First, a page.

Book Review — The Rose Code

Kate Quinn’s latest novel The Rose Code brings the history of Bletchley Park to life with memorable characters, and secrets waiting to be unfurled. Historical fiction lovers, this one is for you!

What is The Rose Code about?

On the cusp of World War Two, Bletchley Park, 1940. Three very different women answer the call to serve their country. Upon arrival at the mysterious country estate, the women learn they’ll be helping to crack Germany’s military codes — and be bound by the strict secrets act. They can tell no one what they do behind the gates of Bletchley Park.

Mab, a down to earth London East-ender hopes to heal her old wounds, and perhaps find a suitable husband among her new male co-workers. Osla, hates her reputation as a ‘dizzy deb’ wants to prove she can be useful for more than just society calls. And Beth, the quiet village girl spotted by Osla and Mab, with an uncanny knack for crosswords.

1947 – Post war Britain is wild with excitement for the royal wedding of Prince Phillip and Elizabeth. But in the midst of this wedding fever, an encrypted letter arrives to reunite the now enemies; Mab, Osla and Beth. The women must reunite to solve the last mystery of Bletchley park, and catch a traitor in their midst.

What I liked about The Rose Code?

I listened to this title on Anyplayfm (thanks Anyplay!) and Saskia Maarleveld’s performance is excellent, as always. She narrates The Alice Network, also by Kate Quinn and has a knack for drawing you deeper into what is already an excellent book. I’m keeping my eyes (and ears) out for what other audiobooks Maarleveld has worked on!

The Rose Code is a page turner. Told across two time periods, past and present slowly draw closer together as the central mystery becomes clearer.

The friendship, love and loss between the three women is beautiful and entertaining. These characters are easy to root for, and you find yourself longing for each to attain their goals. Mab, Osla and Beth are all different from one another, which keeps plenty of variation in the story. It also offers insight into the different challenges women of the era might have faced depending on their class, personality and personal history.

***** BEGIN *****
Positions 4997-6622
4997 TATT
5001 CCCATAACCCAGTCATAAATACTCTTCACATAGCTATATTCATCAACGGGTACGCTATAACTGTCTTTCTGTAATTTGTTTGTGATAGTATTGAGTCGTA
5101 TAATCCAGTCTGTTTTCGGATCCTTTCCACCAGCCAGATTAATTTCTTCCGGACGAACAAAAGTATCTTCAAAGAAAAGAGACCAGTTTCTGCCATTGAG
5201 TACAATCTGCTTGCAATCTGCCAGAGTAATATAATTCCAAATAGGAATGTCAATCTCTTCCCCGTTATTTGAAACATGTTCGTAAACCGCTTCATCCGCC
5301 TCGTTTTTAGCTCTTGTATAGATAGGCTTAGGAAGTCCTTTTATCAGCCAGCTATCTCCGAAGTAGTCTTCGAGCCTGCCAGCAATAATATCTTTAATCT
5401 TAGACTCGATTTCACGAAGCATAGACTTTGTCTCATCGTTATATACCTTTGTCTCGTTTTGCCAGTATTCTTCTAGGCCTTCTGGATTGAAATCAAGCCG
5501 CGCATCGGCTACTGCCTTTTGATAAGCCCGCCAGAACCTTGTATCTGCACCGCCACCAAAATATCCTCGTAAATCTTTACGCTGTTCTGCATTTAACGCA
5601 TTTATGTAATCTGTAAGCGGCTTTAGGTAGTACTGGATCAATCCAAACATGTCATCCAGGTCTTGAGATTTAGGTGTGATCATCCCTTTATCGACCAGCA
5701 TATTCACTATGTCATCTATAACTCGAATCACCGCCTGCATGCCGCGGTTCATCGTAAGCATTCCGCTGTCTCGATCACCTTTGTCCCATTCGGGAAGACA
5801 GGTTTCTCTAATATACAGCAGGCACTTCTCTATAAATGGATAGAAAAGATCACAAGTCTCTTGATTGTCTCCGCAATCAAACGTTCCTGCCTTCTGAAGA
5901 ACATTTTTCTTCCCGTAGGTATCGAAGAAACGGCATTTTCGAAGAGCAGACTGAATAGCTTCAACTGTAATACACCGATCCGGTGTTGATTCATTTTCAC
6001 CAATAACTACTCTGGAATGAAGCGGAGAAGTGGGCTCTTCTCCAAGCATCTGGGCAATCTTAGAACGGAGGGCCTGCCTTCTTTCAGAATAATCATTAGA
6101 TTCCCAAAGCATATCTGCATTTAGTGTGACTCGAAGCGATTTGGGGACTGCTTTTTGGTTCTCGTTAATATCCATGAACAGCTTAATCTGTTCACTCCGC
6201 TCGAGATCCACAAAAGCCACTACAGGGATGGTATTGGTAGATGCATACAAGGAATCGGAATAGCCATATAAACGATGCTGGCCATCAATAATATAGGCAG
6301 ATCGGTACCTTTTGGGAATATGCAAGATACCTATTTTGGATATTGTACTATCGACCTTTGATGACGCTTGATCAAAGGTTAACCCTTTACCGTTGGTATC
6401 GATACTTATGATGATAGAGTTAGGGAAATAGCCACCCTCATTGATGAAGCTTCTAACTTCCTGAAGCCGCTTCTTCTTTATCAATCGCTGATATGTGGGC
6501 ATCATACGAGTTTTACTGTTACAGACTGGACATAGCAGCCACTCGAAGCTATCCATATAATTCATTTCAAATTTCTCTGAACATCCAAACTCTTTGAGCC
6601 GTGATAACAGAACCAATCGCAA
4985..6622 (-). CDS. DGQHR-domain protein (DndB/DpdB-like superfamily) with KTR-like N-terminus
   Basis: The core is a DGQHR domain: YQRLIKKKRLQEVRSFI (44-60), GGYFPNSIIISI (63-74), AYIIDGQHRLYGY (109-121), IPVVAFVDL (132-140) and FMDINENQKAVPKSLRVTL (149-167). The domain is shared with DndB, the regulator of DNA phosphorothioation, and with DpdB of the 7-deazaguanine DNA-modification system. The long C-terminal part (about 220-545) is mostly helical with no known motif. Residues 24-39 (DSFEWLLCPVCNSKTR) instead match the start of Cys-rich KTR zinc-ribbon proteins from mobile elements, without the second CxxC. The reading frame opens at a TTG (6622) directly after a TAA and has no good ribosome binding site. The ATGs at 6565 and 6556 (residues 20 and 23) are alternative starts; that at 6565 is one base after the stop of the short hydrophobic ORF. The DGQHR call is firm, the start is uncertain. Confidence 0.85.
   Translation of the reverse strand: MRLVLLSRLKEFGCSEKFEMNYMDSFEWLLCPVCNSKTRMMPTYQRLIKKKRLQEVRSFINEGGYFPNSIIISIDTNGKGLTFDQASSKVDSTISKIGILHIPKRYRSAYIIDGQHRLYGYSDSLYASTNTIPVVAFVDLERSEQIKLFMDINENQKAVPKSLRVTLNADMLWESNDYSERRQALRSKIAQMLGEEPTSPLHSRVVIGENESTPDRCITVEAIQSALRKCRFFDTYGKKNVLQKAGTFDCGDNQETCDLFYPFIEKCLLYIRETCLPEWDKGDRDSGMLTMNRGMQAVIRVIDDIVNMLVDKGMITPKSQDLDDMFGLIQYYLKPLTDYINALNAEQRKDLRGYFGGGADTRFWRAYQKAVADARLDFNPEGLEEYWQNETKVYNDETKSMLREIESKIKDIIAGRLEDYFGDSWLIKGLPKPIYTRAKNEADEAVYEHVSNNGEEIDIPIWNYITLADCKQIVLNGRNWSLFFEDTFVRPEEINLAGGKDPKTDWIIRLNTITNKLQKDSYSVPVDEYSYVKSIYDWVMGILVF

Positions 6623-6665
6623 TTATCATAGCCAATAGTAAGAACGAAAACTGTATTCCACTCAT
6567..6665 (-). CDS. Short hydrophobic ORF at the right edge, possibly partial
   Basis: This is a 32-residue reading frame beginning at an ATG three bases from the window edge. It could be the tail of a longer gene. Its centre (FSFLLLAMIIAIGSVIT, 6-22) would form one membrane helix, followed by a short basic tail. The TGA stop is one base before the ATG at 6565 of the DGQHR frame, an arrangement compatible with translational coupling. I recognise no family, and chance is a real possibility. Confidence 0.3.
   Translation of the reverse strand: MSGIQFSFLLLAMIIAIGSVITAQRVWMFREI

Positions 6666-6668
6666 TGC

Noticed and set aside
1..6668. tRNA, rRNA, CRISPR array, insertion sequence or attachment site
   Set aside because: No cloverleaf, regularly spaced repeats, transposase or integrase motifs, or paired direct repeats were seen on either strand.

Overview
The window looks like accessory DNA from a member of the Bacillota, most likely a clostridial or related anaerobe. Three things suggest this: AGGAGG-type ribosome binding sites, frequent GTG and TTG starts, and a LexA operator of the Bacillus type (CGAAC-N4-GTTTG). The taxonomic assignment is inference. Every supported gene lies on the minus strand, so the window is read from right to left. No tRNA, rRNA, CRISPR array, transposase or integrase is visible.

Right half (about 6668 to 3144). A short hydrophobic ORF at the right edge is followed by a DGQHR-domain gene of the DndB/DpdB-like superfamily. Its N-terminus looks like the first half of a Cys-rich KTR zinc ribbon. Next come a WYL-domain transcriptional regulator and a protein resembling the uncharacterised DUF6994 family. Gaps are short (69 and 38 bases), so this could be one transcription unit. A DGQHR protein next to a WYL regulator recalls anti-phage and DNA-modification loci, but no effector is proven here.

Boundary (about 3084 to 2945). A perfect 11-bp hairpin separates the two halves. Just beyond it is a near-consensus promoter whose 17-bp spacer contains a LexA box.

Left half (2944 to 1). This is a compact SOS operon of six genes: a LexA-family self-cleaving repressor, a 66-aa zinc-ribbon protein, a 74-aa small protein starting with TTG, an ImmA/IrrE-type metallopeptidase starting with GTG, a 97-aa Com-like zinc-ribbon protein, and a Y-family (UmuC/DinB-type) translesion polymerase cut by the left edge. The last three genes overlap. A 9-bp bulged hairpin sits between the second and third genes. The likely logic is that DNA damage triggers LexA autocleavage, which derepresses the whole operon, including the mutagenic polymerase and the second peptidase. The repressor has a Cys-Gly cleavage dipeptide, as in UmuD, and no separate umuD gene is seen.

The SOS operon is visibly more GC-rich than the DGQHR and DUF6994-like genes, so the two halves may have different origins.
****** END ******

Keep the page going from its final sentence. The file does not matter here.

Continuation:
Quinn has a knack for making historical settings and events come to life. She’s a master storyteller.

What I didn’t like about The Rose Code?

Overall, The Rose Code is an excellent read! But readers should be aware that this book is fairly long. It’s a book to be savoured, rather than devoured as Quinn takes her time in establishing characters and then surprising us with their transformations over the course of the book. The process is a satisfying one.

Readers should also be aware that there are some topics within the book that may be distressing. I’ve listed the trigger warnings below:

  • Description of wartime deaths & injuries
  • Sexual Assault
  • Description of historical treatments for mental illness (lobotomy)

These topics are not written in a way that is gratuitous.

Who should read The Rose Code?

If you’re a fan of Kate Quinn’s previous books, or you’re a fan of historical fiction this book is definitely worth picking up. I know it’s one I’ll be thinking about for a while!

Have you read any of Kate Quinn’s books? What did you think of The Rose Code? Tell me in the comments.

Haven’t had enough books? Come say hi to me on social media by searching @stephhuddlestonwriting or by clicking the buttons below.

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